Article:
Lake Pedder, Tasmania
Tabatha Badger’s work takes her to the magnificent Pedder Impoundment in Tasmania and the halls of Parliament House in Canberra. It’s for the same purpose; the restoration of the original, World Heritage Listed, Lake Pedder. It’s the same reason more than 40 Australians from as far away as Queensland travelled to Tasmania recently to join the Bioblitz, organised by Lake Pedder Restoration Inc and supported by Highways and Byways.
The Bioblitz, or citizen science project, studied and surveyed various parts of Lake Pedder including a disused 18km-walking track, the impoundment shoreline, vegetation and fauna, to develop an understanding of the environmental risks and opportunities for restoring the area.
“Before it was dammed in 1972 Lake Pedder was an Australian icon like Uluru and the Great Barrier Reef. This restoration project is a great opportunity for the environment,” Tabatha said.
The volunteers, led by experts from wilderness groups and University of Tasmania environmentalists, walked and kayaked, collecting data across 12 sites, including the once popular 18km track.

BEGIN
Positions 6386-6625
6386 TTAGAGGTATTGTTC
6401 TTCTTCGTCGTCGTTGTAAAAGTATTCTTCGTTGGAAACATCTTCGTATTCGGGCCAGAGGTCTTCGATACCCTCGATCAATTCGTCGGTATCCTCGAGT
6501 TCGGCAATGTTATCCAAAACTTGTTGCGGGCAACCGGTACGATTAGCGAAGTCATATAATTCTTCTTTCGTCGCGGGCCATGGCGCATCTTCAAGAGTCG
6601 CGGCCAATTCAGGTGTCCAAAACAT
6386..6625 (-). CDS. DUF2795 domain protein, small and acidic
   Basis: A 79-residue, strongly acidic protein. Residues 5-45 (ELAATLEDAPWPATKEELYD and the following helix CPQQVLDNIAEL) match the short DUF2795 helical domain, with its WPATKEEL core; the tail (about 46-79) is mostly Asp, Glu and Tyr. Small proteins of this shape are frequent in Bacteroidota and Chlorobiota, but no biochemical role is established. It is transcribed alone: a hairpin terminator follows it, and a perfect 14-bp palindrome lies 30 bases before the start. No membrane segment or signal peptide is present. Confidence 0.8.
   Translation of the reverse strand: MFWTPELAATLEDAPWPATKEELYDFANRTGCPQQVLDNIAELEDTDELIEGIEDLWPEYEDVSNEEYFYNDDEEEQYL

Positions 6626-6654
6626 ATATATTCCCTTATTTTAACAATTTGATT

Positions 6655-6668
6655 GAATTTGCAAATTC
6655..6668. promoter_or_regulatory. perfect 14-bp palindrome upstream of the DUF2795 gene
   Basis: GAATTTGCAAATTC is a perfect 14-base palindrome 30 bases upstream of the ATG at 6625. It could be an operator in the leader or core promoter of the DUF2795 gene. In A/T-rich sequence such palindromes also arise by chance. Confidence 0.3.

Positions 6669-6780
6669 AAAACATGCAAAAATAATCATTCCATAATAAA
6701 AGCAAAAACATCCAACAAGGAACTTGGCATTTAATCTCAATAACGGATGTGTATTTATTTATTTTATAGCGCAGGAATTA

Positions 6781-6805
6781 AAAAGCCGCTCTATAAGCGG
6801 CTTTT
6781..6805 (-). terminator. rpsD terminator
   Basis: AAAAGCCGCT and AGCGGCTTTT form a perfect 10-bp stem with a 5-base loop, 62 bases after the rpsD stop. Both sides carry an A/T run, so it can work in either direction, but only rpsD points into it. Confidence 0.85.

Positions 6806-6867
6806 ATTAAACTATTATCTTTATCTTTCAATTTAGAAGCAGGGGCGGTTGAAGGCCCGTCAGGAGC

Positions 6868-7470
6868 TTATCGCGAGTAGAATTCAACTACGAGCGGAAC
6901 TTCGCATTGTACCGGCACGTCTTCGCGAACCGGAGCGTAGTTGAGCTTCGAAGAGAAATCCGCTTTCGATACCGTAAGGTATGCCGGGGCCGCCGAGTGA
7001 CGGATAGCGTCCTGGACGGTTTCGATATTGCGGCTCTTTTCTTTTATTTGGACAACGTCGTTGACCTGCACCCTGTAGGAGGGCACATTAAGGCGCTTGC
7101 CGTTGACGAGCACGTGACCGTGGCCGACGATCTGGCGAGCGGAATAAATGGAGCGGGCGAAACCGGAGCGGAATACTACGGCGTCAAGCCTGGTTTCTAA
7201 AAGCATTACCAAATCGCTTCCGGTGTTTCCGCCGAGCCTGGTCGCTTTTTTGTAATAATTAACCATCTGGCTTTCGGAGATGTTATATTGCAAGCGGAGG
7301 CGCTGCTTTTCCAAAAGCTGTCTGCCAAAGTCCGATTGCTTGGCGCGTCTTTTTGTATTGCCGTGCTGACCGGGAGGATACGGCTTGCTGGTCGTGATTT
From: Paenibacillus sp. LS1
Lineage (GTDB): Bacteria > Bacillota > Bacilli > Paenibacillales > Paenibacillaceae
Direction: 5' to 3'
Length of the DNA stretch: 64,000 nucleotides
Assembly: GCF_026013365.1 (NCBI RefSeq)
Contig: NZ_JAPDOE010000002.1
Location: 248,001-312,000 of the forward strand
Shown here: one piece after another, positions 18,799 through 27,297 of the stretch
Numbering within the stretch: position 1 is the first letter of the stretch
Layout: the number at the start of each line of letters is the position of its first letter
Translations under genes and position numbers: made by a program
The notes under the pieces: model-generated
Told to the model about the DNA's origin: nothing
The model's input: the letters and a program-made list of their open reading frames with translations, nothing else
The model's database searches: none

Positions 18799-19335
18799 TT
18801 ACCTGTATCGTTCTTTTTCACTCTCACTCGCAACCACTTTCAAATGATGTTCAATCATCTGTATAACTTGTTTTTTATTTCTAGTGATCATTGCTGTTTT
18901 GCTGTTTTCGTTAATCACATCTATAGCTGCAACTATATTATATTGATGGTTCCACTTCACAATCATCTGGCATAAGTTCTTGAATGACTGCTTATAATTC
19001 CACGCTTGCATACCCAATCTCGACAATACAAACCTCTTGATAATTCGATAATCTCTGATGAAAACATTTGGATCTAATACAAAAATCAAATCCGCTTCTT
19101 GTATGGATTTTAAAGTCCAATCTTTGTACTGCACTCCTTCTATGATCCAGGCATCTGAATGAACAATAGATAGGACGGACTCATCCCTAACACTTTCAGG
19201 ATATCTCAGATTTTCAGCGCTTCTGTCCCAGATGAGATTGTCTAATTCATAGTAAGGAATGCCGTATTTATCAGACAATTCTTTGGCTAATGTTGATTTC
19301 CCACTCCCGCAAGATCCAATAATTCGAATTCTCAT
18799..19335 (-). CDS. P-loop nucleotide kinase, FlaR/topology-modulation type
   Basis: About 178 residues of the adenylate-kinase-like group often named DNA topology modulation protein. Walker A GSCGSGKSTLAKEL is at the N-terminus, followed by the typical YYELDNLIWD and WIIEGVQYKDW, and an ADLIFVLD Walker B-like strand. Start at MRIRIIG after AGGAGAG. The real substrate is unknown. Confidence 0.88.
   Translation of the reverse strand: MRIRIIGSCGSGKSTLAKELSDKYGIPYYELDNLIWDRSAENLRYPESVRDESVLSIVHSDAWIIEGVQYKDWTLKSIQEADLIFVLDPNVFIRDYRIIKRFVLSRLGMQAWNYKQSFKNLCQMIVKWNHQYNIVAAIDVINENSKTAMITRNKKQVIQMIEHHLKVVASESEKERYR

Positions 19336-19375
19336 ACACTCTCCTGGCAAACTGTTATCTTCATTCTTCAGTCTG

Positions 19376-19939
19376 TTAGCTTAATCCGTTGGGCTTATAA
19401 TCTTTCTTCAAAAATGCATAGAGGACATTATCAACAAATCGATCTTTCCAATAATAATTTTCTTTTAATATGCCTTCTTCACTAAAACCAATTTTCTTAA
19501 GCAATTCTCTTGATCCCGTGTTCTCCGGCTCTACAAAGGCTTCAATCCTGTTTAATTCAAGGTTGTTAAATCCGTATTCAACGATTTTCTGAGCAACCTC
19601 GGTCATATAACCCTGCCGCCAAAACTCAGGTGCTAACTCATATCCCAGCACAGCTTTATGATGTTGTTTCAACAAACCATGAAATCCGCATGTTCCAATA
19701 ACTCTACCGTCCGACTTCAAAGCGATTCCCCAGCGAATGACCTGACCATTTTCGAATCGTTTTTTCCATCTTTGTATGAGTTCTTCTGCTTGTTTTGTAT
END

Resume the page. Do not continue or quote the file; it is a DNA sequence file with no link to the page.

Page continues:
“Over the two-day Bioblitz, our various groups, with different areas of expertise, collected a comprehensive data set across 12 sites, successfully finding vast evidence of the endangered Tasmanian devil, spotted and eastern quolls, threatened Tasmanian masked owl and white bellied sea eagle. They also mapped threats, predominantly Spanish heath,” Tabatha said.
“The data we collected will have an impact on future work at Pedder. The area where evidence of endangered species has been found means that area cannot be used to house machinery used for the impounding high risk dams ongoing maintenance. It must be protected habitat.”
Another Bioblitz will be held in late 2023 and comparisons can be made. One important area that will be studied in the next Bioblitz will be land adjacent to the walking track damaged by fires a month or so after the Bioblitz. It will look at what species have regenerated.
Tabatha said advocacy work often done in Canberra, will try and have the 18km track, which takes in the beautiful Coronet Ranges, upgraded and promoted to the public.
IMAGE: Main: Participants of the Lake Pedder Bioblitz on the perimeter of Lake Pedder.
Insert: Kayakers and volunteers collect data as part of the Bioblitz.